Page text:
Microsoft has just issued a very cool new Azure Tool: Azure Resource Explorer. This tool is a web site within Azure: navigate to https://resources.azure.com/ and you get to the base.
Once you have logged in, you can use the tool to discover the Azure Resource Management APIs. These APIs are implemented as Rest APIs, where the URI is used to specify a specific resource, and JSON is used to hold the details of this resource. If you understand REST APIs, the concept is well understood. But if you come from a more traditional IT Pro background ('no developer foo foo here thank you"), understanding both Rest and the Azure REST APIs can be quite useful. And for those of you who smugly import the Azure module – remember that these cmdlets merely wrap the REST API. Running a cmdlet simply invokes the REST API.
The tool also enables you to view the API documentation. This is a fantastic bit of assistance for the developer, or an IT Pro who wants to use the API directly within a PowerShell script. Having said that, the documentation is not overwhelming. It is incomplete in places and in others, it's pretty thin. But this is something that no doubt will improve over time!
The final cool feature of the Tool is the ability to actually make API calls to your own Azure subscriptions. When you first open up the Explorer, you notice a tree control in the left most pane – this is the resource hierarchy tree. You can use the tree control to open up lower nodes, such as the configuration of a single VM.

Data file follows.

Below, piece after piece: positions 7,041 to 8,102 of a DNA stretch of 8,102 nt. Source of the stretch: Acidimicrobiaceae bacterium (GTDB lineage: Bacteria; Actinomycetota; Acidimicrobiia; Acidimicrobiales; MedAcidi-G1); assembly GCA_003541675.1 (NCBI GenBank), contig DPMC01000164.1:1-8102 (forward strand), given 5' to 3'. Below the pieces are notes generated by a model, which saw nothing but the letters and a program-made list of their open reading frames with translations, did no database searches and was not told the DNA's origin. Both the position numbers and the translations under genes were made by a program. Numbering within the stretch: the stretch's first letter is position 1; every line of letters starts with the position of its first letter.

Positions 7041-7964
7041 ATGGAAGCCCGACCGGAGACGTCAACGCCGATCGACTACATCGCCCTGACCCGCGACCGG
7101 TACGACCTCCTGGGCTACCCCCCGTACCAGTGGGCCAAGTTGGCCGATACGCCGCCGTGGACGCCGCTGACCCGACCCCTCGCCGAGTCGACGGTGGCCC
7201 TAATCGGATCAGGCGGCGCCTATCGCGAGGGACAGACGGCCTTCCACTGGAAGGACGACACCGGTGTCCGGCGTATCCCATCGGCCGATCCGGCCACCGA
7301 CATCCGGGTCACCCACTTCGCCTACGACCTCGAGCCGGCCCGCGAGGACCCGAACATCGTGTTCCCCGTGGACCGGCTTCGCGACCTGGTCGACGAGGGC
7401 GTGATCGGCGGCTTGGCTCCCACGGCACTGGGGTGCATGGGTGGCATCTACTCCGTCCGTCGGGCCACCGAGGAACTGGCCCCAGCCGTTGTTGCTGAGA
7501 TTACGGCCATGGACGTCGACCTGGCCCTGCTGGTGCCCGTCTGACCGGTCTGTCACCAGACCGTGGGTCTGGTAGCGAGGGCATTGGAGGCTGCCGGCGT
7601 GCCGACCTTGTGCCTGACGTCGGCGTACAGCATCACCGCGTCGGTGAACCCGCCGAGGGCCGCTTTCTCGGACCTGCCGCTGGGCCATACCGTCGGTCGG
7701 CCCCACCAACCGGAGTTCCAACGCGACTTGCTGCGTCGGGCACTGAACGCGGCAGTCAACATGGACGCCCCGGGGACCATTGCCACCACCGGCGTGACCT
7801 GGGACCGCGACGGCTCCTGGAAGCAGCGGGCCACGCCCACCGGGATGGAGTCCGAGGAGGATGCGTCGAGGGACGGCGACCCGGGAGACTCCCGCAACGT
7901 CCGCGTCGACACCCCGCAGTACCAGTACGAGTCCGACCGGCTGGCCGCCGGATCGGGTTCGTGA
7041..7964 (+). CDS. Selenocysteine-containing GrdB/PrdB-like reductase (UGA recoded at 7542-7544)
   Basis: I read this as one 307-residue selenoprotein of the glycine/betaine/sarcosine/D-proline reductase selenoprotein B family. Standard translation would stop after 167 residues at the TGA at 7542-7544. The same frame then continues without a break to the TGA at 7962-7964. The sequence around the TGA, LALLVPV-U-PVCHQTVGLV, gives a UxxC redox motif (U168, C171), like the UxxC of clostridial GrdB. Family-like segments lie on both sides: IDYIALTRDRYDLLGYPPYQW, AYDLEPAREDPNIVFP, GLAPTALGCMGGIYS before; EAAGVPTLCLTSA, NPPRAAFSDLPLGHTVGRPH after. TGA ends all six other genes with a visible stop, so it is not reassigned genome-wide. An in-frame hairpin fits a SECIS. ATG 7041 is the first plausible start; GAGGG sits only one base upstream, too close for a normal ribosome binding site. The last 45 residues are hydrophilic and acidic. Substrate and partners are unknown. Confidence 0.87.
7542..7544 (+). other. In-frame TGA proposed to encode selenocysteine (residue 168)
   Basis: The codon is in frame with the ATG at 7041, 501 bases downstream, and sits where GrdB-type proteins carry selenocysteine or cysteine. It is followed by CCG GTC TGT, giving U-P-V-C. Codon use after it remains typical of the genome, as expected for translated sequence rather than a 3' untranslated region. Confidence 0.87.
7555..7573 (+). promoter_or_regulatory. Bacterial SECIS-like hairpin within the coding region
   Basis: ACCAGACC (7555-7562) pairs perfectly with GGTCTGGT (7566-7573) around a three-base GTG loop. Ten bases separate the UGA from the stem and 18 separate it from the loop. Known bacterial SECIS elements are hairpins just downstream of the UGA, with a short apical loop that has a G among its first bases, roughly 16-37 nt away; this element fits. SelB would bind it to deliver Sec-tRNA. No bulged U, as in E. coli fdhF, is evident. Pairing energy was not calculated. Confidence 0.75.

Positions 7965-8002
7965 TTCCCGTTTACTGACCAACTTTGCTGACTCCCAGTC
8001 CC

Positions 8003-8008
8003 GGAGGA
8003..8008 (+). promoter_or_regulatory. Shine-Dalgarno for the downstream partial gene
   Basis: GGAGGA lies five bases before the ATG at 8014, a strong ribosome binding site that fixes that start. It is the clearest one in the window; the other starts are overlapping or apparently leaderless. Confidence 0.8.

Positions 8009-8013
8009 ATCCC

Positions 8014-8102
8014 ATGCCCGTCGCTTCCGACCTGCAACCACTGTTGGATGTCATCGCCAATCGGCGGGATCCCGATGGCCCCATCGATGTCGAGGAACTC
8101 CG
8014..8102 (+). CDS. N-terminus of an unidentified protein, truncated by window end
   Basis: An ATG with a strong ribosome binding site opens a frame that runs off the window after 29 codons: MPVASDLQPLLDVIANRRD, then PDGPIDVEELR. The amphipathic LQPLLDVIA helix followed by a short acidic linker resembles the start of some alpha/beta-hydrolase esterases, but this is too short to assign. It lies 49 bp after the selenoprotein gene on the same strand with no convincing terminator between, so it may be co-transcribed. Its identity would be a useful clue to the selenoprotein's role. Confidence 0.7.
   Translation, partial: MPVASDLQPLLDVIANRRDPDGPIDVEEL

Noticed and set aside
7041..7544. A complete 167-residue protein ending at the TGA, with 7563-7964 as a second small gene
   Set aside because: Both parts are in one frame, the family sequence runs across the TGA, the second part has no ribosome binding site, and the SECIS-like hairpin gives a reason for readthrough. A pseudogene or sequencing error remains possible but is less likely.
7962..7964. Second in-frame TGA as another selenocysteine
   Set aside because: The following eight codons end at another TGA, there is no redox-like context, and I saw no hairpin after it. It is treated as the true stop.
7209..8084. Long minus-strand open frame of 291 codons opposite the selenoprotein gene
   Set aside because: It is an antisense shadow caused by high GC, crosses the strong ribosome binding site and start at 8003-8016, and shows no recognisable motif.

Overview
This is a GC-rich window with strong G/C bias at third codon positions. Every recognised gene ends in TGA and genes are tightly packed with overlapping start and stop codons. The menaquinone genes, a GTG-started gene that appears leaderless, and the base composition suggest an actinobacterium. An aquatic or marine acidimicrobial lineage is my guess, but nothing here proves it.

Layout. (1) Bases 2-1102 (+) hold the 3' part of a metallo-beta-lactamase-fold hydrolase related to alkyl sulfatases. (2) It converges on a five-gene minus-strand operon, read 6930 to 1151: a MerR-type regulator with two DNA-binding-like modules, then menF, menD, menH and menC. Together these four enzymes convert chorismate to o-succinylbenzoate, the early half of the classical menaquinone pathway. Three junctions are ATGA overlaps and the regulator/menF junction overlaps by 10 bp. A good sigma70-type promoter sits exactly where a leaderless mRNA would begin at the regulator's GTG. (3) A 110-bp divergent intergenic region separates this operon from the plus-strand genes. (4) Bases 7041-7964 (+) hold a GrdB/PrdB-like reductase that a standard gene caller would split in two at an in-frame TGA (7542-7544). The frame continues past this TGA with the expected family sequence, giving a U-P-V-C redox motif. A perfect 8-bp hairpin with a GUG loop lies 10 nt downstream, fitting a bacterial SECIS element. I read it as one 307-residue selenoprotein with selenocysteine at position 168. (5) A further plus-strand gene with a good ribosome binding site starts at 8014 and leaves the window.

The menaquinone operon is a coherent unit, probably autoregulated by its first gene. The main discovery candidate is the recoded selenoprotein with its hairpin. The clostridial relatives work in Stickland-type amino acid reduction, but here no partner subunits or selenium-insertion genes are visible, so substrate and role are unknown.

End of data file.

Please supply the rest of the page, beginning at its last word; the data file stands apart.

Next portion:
Here is a screenshot of one of my Azure VMs. I have blacked out the subscription ID, but the rest is as you would see it. If you notice, the shape of the hierarchy in the tree control matches the shape of the URI. This is, of course, normal REST practice – but seeing it both as a URI and a tree helps me to visualise the resources.
In the screen shot, I show one VM. In the right pane you will see the 'data' relating to a resource. In this case, it's the details of a VM. The URI/Tree control points to a specific subscription and a specific resource group and to the VMs in that group (in this case just one). That VM has a bunch of properties (hardwareProfile, networkProfile, etc). The details of the resource, the VM, is expressed in JSON. If you issue an API call (eg a Get on this URI), you will get a JSON document back – and then use ConvertTo-JSON and ConvertFrom-Json cmdlets to interoperate with the data used with the API.
One final cool feature of this tool. If you look carefully ad the details of this VM – the line numbers in the JSON document are not fully contiguous – that's because I used the region folding feature of the explorer to hid details. Just click on the chevron to the right of a line number to hide/reveal what is below. Someone put a lot of thought into this explorer.
I hope further work is done, particularly in terms of improving the API documentation. But an even cooler feature would be to enable the Explorer to spit out a working PowerShell snippet to interact with the API. Much like MOW's old WMI explorer that showed you how to use WMI Methods. So you navigate to the resource you want to manage, select the HTTP Verb (Get, Put, Post, Delete) and then see how that verb would used against API expressed in the URI. It would include setting up the HTTP call, making the API call, then using the data from returned JSON.